With record low interest rates into the foreseeable future and lending criteria slightly easing, it’s a safe bet that more and more Australians are going to be asking themselves which option they should choose - an investment property or a PPOR (principal place of residence).
It may seem an easy enough question, however to answer it you’ve got to take a close look at where you’re at financially and what your goals are.
Let’s have a look at the pros and cons for each strategy. We’ll also discuss what you can do if you’re already on the “property ladder” and want to move up!
Buy a primary residence
First homeowners’ grants & concessions
Many states offer generous first homeowners grants and concessions on land taxes, which can help to reduce the financial costs of getting into a home.
Typically, a homeowner must reside in the property for 6 to 12 months, depending on the location, to be able to claim the grant.
There’s no doubt that owning your home provides an emotional satisfaction that is very appealing.
When you own your own home you can make any changes, both structurally and aesthetically, to suit your individual tastes and this shouldn’t be discounted in your decision to buy.
You’re not at the whim of a landlord when you own your home.
Provided you are able to continue meeting your financial obligations, you and your family will have the security and comfort of familiarity by staying put should you choose to.
Exempt from CGT
Unlike with investment property, you won’t be required to pay capital gains tax when you sell your primary residence.
You aren’t being paid to live in your home - you’re paying to live there, so it’s a money “taker” not a money “maker”!
Only on the day you sell will you realise a return on your investment - hopefully.
Limited tax benefit
Aside from the CGT tax exemption there really are no tax benefits to buying a PPOR.
Buy an investment property
Unlike a primary residence, a property that delivers an income will pay for itself - especially if it is positively geared.
Three main tax exemptions include:
- Negative gearing
- Maintenance costs
These deductions can significantly reduce your tax obligations.
Additional financing options
When purchasing an investment property you have the option of getting help from others towards the purchase (e.g. joint venture).
Using the income your investment property provides, you can pay off the mortgage on either your primary residence (if you already have one) or the loan tied to your investment property.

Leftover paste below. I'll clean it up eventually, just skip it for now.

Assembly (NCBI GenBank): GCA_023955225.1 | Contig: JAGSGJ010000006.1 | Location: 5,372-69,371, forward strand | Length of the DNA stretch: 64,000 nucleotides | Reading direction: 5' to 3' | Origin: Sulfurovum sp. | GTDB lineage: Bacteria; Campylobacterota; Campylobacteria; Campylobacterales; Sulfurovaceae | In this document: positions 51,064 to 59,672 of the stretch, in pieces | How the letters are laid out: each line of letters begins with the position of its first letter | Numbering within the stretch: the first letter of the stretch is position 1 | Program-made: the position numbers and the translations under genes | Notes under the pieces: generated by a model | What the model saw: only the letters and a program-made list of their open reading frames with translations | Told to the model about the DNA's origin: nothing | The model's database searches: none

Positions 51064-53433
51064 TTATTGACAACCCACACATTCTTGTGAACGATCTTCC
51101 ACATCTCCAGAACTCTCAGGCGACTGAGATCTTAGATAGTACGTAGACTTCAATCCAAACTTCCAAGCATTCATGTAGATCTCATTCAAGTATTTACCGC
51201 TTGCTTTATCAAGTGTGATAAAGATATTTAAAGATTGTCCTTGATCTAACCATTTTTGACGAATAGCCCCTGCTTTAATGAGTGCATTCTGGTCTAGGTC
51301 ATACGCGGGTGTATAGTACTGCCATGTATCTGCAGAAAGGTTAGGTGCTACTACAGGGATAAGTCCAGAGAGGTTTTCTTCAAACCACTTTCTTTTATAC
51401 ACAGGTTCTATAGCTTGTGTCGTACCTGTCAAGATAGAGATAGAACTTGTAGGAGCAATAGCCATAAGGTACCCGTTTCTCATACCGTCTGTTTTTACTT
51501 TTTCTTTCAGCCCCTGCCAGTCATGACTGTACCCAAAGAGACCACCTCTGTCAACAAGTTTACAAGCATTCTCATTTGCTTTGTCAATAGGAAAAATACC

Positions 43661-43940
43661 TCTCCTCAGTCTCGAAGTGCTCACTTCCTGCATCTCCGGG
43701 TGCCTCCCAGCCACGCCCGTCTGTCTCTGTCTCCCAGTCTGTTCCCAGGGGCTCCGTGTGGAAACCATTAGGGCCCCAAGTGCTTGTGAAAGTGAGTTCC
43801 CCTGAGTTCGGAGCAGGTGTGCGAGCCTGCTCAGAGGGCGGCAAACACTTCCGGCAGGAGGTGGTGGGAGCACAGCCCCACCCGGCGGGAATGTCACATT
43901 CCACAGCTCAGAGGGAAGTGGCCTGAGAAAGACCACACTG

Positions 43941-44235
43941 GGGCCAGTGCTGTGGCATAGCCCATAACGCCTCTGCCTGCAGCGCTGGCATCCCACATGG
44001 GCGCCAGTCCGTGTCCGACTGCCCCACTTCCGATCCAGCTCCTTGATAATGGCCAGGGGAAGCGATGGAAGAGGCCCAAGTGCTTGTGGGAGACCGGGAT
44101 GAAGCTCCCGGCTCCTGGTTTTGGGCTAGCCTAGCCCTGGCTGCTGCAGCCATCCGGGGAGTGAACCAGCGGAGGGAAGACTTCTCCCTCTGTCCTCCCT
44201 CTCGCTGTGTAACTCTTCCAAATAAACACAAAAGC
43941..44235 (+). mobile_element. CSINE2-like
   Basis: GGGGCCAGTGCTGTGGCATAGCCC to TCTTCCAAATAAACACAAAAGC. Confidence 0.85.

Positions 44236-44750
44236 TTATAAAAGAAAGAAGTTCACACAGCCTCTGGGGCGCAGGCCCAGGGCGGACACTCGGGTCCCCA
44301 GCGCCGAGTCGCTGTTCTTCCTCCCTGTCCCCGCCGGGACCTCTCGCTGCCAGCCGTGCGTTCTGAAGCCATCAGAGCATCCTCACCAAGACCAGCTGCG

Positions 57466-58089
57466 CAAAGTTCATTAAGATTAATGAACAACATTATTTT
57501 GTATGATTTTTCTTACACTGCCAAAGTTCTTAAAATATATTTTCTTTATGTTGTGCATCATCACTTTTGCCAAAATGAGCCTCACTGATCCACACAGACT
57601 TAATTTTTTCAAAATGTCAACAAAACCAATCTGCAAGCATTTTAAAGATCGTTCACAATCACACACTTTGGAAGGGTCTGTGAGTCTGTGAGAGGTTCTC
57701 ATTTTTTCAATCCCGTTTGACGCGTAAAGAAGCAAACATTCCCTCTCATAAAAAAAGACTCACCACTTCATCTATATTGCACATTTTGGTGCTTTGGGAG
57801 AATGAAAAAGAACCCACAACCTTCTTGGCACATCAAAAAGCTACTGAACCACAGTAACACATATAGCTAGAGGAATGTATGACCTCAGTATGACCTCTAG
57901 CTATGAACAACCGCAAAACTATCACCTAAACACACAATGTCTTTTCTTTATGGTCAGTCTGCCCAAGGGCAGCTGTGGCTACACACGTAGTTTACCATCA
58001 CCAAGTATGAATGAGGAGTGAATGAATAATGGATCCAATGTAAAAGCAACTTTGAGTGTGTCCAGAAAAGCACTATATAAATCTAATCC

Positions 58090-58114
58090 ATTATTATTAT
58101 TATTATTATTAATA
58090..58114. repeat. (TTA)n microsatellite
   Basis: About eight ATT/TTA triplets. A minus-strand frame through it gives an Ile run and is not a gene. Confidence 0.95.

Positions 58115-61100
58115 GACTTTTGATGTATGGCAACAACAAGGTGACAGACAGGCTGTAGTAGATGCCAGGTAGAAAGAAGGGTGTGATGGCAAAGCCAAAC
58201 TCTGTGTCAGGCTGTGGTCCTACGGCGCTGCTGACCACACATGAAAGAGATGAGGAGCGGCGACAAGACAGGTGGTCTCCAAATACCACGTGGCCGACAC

These funds can then be used to continue growing your portfolio.
First homeowner grants & concessions
You won’t be able to take advantage of the first homeowner grant and concessions if you purchase the property as an investment.
This also means in many cases you may not ever be able to take advantage of these benefits because you will have already owned a property (obviously making the qualifier of ‘first’ home owner not applicable).
If you currently own a primary residence you can turn it into an investment property, effectively wiping out your bad debt (home mortgage) and replacing it with “good” debt (investment loan).
Capital gains tax
Unlike a primary residence, investment properties are subject to capital gains tax when you sell.
The choice of buying an investment property or a primary residence depends on where you’re at right now in your life, both personally and financially.
For example, if you’re single and just starting out you probably don’t have a lot of capital at your disposal. Buying an investment property through a joint venture - if done right - can be a good way to leverage your way into the real estate market.
As promised earlier, I’d like to share a couple of strategies you can use to continue growing your portfolio if you already own a home:
1. Sell your existing PPOR and rent where you want to live. Use the proceeds from the sale to buy one or more investment properties.
2. Draw equity out of your primary residence, move into a rental property and then rent out your current home. Instantly, your “bad” debt becomes “good” debt allowing you to reduce your debt and continue growing your investment portfolio.
Sam Saggers is CEO of Positive Real Estate and Head of the buyers agency which annually negotiates $250 million-plus in property. Sam's advice is sought-after by thousands of investors including many on BRW’s Rich 200 list. Additionally Sam is a published author and has completed over 2000 property deals in the past 15 years plus helped mentor over 2200 Australian investors to real estate success!
Read more expert advice articles by Sam
Disclaimer: while due care is taken, the viewpoints expressed by contributors do not necessarily reflect the opinions of Your Investment Property.